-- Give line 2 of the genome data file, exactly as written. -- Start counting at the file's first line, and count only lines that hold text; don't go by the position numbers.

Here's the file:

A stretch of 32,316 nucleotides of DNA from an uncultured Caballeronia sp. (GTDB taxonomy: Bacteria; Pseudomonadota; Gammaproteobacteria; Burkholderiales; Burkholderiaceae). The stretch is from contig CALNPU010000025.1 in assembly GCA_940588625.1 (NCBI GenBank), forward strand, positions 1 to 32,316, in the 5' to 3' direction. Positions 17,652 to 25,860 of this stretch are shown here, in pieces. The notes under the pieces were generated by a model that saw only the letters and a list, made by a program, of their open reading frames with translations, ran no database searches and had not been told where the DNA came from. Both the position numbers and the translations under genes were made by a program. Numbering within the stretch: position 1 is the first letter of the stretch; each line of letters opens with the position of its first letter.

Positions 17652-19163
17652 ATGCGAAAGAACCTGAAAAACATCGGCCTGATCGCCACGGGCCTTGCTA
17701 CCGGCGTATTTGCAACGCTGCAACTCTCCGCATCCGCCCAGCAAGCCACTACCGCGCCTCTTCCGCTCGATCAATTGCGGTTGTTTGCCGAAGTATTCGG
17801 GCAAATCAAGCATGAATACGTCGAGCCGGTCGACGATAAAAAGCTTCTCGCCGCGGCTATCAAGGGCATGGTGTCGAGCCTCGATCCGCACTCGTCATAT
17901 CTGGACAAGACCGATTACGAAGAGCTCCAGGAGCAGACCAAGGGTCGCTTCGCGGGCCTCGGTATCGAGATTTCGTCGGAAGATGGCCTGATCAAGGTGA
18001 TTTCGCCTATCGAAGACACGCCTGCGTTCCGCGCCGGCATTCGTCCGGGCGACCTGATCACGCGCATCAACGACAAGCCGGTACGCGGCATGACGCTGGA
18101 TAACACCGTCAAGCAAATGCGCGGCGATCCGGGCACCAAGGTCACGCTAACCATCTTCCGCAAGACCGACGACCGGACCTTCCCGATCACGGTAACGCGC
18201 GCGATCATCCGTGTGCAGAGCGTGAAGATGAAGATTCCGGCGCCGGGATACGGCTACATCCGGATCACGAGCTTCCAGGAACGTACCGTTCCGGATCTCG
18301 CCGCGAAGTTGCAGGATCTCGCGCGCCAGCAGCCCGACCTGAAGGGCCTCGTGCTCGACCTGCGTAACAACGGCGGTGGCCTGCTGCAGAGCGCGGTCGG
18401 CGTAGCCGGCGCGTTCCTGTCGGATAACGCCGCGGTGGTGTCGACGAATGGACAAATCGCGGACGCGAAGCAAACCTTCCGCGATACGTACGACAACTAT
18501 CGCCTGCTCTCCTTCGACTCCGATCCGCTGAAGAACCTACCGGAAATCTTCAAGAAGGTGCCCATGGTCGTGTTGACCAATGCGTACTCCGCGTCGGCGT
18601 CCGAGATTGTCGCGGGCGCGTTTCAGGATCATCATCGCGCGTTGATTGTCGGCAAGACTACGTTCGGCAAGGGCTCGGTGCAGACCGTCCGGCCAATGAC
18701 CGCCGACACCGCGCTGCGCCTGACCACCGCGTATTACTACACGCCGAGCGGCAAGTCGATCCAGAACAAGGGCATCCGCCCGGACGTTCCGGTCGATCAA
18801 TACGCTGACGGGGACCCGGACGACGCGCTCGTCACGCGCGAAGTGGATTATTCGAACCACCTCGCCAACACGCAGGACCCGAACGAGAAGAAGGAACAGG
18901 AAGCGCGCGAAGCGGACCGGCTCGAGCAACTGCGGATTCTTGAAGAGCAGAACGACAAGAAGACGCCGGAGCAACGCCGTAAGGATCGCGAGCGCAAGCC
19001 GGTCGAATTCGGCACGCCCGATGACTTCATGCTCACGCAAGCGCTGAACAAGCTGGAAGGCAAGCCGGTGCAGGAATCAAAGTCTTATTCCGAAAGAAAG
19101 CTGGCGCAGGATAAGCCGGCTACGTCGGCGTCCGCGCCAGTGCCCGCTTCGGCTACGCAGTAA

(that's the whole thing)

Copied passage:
Positions 17652-19163